"(i) the Court, in exercise of its inherent jurisdiction ought to grant Decree

of Absolvitor, having regard to

(a) the inordinate, unexplained and inexcusable delay on the part of

the Pursuers in progressing this action subsequent to the sist pronounced on 21 December 1988,

(b) the serious prejudice to the Defenders which such delay has

caused, and

(c) in any event, the substantial risk to a fair consideration of the

issues of fact in the case which such delay has caused;

or alternatively

(ii) the Court being prohibited, in terms of Section 6 of the Human Rights

Act 1998 (the 'Act') from acting in a way which would be incompatible with the Defenders' Convention Rights (as defined in the Act), the allowance of further procedure in this case would be a breach of the Defenders' Article 6(1) right to have their civil rights and obligations determined at a fair and public hearing within a reasonable time by an independent and impartial tribunal.

Accordingly, RCS 20.1 properly interpreted in the circumstances of this case requires that Decree of Absolvitor be granted ... ".

[9] The Lord Ordinary held that the defenders' motion for absolvitor was not competent. She therefore refused it. Her interlocutor of 5 August 2005 gave effect to that decision. It is against that interlocutor that the defenders enrolled the present reclaiming motion. If the reclaiming motion is successful the subsequent interlocutor of the Lord Ordinary, dated 9 August 2005, which dealt with the expenses of the motion before her, would fall.

The Lord Ordinary's Opinion

[10] The principal contention on behalf of the defenders was that in appropriate, although exceptional, cases the Court had power to bring an action to an end by granting decree of absolvitor. No such power was provided by the Rules of Court but the power existed by reason of the inherent jurisdiction vested in the Court. In view of the inordinate and inexcusable delay that had taken place since the interlocutor of 21 December 1988 and the difficulties that the defenders would face if the case went ahead due to the passage of time and loss of evidence the Court should exercise the power in this case.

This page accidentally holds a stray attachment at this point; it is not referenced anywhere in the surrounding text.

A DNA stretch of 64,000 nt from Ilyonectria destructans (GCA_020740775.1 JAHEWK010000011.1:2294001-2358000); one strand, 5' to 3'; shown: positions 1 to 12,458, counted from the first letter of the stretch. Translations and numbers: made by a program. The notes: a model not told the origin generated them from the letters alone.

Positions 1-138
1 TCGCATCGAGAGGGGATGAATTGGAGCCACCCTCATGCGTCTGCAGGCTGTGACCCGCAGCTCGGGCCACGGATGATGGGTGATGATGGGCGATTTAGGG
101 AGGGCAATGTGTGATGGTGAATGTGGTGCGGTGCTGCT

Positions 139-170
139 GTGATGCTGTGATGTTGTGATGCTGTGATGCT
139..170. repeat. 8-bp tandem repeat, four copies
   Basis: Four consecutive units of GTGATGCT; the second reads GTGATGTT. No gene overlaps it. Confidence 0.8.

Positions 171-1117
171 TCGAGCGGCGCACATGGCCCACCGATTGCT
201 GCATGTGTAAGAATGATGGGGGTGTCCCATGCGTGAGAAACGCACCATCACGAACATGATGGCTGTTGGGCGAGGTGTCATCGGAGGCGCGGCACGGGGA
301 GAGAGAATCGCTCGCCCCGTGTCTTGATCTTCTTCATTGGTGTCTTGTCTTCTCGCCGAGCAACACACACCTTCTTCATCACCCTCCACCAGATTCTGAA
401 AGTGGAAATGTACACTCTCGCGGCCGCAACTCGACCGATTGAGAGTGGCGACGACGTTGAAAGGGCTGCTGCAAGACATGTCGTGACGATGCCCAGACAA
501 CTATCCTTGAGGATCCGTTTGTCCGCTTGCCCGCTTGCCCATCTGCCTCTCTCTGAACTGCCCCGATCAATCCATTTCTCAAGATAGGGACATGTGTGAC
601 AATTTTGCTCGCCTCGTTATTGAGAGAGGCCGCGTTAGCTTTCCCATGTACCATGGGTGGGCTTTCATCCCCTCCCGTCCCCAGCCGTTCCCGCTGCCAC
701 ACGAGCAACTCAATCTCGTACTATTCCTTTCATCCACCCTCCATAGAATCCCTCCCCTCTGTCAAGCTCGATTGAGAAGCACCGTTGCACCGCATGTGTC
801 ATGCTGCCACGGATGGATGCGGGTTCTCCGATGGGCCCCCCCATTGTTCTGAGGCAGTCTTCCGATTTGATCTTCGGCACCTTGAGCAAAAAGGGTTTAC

[11] The defenders also contended that to allow the case to proceed now would be a breach of the defenders' right in terms of Article 6(1) of the European Convention on Human Rights ("the Convention") to have their civil rights and obligations determined at a fair and public hearing within a reasonable time by an independent and impartial tribunal. The Court, as a public authority, was prohibited in terms of section 6 of the Human Rights Act 1998 ("the Human Rights Act") from acting incompatibly with the Convention. Its own procedures required to comply with the Convention and once the breach was identified in this case, the only course was for the Court to stop the proceedings.

[12] In the result the Lord Ordinary, accepting the pursuers' counter arguments, held that the defenders' motion was incompetent. She did so essentially on the basis that in terms of section 5 of the Court of Session Act 1988 the Court was given power to regulate its procedure by way of Act of Sederunt. By Act of Sederunt the Court had made Rules of Court to govern procedure. The silence in the Rules on this matter was in the circumstances indicative of an intention by the Court not to confer the power for which the defenders contended. The Lord Ordinary went on to hold that, even if the defenders' motion was competent, it would not have been appropriate in the circumstances to exercise her discretion to grant the motion. She held on the information before her that the delay, while inordinate, was not wholly inexcusable. She was not persuaded that in all the circumstances a fair trial was not still possible or that the defenders would be unduly prejudiced. In any event, the remedy favoured by the Lord Ordinary, if she had reached that stage, would have been dismissal of the action rather than decree of absolvitor.